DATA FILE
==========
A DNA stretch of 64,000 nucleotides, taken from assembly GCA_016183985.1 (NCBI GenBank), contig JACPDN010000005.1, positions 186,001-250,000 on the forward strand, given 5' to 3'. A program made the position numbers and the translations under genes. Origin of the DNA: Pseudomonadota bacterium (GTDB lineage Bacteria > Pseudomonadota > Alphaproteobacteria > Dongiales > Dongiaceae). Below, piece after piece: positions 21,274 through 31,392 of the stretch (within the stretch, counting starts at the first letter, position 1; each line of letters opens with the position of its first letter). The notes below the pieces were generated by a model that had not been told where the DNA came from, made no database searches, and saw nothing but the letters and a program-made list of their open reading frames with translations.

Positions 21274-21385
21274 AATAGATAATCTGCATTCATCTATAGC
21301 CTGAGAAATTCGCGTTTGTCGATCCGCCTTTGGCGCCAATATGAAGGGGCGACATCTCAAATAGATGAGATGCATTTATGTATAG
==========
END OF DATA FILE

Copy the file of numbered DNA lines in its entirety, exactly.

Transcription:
A DNA stretch of 64,000 nucleotides, taken from assembly GCA_016183985.1 (NCBI GenBank), contig JACPDN010000005.1, positions 186,001-250,000 on the forward strand, given 5' to 3'. A program made the position numbers and the translations under genes. Origin of the DNA: Pseudomonadota bacterium (GTDB lineage Bacteria > Pseudomonadota > Alphaproteobacteria > Dongiales > Dongiaceae). Below, piece after piece: positions 21,274 through 31,392 of the stretch (within the stretch, counting starts at the first letter, position 1; each line of letters opens with the position of its first letter). The notes below the pieces were generated by a model that had not been told where the DNA came from, made no database searches, and saw nothing but the letters and a program-made list of their open reading frames with translations.

Positions 21274-21385
21274 AATAGATAATCTGCATTCATCTATAGC
21301 CTGAGAAATTCGCGTTTGTCGATCCGCCTTTGGCGCCAATATGAAGGGGCGACATCTCAAATAGATGAGATGCATTTATGTATAG